Cardinal Cupich Discusses Welcoming Refugees and More in New Interview

Fr. Thomas Rosica has a new interview at Salt and Light with Cardinal Blase Cupich of Chicago. Cardinal Cupich discusses a wide range of topics, including welcoming refugees: “We have to keep burning brightly that lamp that Lady Liberty has in our harbor in New York…it’s part of our heritage, it’s part of our soul. We do have a moral responsibility.” You can watch the interview here:


Around the Web

Check out these recent articles from around the web:

‘This Economy Kills’: Catholics Shouldn’t Defend It by Anthony Annett: “Brooks—like his ideological comrade Paul Ryan—seems under the spell of libertarianism or market fundamentalism, an ideology that puts economic freedom first. This ideology insists that all market rewards are fairly and justly earned and that the government’s role in economic affairs should be severely restrained. And libertarians insist that the role of business is to maximize profit, typically equated with shareholder value….such an ideology—by detaching individual freedom from communal responsibility, elevating self-interest over solidarity, and upholding freedom from coercion over the universal destination of goods (which Pope Francis deems a golden rule of social conduct)—is utterly incompatible with Catholic social teaching.”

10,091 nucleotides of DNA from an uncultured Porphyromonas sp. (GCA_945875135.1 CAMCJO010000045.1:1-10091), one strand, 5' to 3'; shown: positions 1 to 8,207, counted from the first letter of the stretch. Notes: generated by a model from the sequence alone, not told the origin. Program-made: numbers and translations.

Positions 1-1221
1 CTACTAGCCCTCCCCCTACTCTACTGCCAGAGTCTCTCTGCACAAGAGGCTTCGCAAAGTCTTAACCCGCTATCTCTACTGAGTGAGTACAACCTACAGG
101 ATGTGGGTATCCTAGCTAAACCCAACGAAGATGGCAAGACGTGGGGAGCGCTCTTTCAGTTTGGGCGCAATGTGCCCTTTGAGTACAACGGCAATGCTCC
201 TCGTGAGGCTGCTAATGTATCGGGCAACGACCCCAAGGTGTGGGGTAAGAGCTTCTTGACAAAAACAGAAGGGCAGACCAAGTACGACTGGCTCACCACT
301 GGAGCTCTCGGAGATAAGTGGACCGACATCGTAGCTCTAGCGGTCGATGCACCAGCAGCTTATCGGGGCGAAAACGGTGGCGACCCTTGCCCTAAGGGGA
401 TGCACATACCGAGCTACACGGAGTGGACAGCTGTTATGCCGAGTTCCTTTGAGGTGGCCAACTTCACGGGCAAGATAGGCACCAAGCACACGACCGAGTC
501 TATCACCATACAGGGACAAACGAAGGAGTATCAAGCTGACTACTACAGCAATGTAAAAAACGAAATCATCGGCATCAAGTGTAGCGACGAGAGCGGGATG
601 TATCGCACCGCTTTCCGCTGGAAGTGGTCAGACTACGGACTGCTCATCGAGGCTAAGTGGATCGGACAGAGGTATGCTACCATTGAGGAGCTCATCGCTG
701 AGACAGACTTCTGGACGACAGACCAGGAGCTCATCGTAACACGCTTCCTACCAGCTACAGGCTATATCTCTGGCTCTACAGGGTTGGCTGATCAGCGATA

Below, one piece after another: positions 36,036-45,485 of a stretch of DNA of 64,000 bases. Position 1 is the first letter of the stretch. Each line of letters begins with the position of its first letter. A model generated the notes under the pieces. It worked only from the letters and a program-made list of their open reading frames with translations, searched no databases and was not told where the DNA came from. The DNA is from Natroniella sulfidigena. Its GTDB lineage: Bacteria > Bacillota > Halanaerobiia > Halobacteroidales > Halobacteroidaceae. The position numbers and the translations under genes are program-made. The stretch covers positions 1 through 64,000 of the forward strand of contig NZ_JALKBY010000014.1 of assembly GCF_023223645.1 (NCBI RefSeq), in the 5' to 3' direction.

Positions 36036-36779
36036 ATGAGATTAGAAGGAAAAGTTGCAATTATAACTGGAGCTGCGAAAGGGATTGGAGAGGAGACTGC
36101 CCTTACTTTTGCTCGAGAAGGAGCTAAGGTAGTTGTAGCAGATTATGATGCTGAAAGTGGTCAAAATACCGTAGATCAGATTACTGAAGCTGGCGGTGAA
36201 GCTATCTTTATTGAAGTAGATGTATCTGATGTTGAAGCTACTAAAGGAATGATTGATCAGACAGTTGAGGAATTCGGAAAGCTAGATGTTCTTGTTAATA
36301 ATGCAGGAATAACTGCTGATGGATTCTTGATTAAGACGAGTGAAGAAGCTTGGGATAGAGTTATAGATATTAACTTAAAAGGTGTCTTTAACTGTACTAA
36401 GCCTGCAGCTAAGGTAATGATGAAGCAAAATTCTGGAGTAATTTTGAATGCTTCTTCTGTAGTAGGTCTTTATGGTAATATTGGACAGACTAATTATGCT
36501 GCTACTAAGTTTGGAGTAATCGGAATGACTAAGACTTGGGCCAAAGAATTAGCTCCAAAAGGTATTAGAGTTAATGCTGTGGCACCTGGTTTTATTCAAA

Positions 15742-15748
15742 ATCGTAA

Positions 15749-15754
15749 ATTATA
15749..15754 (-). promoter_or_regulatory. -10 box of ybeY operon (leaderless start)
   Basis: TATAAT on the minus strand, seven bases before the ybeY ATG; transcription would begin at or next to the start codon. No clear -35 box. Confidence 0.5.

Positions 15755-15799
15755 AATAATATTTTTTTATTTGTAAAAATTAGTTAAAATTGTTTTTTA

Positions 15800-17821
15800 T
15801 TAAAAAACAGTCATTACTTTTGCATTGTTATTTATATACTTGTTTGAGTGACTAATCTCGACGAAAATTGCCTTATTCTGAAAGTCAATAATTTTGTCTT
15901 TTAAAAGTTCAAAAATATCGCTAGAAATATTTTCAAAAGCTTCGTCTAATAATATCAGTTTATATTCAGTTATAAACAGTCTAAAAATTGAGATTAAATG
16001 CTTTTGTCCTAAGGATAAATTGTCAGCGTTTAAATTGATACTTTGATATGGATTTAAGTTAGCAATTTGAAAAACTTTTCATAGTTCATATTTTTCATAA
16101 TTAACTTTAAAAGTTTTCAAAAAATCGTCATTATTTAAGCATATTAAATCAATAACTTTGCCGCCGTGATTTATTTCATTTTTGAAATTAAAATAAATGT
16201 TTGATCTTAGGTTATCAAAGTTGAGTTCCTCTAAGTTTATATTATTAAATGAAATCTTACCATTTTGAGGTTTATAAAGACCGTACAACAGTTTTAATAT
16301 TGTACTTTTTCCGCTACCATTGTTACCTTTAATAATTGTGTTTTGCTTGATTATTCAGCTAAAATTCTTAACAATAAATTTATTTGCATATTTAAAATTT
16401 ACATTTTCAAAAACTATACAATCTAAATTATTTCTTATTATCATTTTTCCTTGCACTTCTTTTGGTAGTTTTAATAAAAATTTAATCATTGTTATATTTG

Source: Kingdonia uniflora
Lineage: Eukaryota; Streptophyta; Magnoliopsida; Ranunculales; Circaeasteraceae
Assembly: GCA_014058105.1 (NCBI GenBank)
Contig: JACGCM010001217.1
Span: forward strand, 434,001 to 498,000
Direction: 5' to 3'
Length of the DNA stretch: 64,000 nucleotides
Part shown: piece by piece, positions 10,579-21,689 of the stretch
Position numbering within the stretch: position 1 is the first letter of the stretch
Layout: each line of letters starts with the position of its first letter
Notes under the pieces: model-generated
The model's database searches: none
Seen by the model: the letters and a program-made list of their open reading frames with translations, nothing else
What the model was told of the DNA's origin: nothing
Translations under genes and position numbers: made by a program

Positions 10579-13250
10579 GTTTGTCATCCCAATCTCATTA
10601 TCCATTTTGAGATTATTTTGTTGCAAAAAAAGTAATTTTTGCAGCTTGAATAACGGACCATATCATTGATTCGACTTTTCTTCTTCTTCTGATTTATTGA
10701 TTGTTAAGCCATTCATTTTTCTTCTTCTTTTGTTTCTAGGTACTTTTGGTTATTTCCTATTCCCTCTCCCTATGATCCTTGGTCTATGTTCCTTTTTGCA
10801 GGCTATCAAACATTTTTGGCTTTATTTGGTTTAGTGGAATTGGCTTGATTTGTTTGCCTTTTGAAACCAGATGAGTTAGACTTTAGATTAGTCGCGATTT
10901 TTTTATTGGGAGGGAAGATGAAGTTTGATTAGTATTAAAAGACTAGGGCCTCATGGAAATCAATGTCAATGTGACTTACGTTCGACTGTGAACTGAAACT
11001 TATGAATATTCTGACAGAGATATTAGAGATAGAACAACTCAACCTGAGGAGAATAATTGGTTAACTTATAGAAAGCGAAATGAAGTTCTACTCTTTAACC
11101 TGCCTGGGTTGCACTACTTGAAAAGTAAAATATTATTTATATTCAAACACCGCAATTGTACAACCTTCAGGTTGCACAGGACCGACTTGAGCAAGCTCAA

As Voodoo Economics Collapses in Kansas, Trump Takes It National by Jonathan Chait: “Many, perhaps most, conservative elites believe as a matter of principle that taxing the rich at higher rates is morally wrong. They consider the first-order effects of regressive tax cuts — the transfer of resources from the public fisc to “the makers” — desirable. Since most Americans do not approve of tax cuts for the rich, this requires them to focus on the alleged second-order effects. And it explains why they continue to support the policy even when those second-order effects continuously prove ephemeral.”

With Trump, we are not in a ‘pro-life moment’ by Michael Sean Winters: “I would submit, therefore, that this moment is not a “pro-life moment” as Pence and Anderson assert. It is, in fact, a moment of extreme peril for the pro-life movement. The concern is not only that everything Trump touches may be seen in a worse light for being associated with this man whose administration is going down in flames. It is that this man bragged, in the most vulgar terms, about his ability to seduce married women and displayed his misogyny in many different ways. He said he thought women who procure abortions should go to jail. If Mr. Trump is presented as a pro-life champion, the pro-life movement is about to be set back years, and we will have people like Pence and Anderson to blame for it.”

Drug Deaths in America Are Rising Faster Than Ever by Josh Katz: “Drug overdose deaths in 2016 most likely exceeded 59,000, the largest annual jump ever recorded in the United States, according to preliminary data compiled by The New York Times.” Read More



Why I Attended Both the Climate March and the March for Life

Millennial editor Robert Christian has a new article at OSV: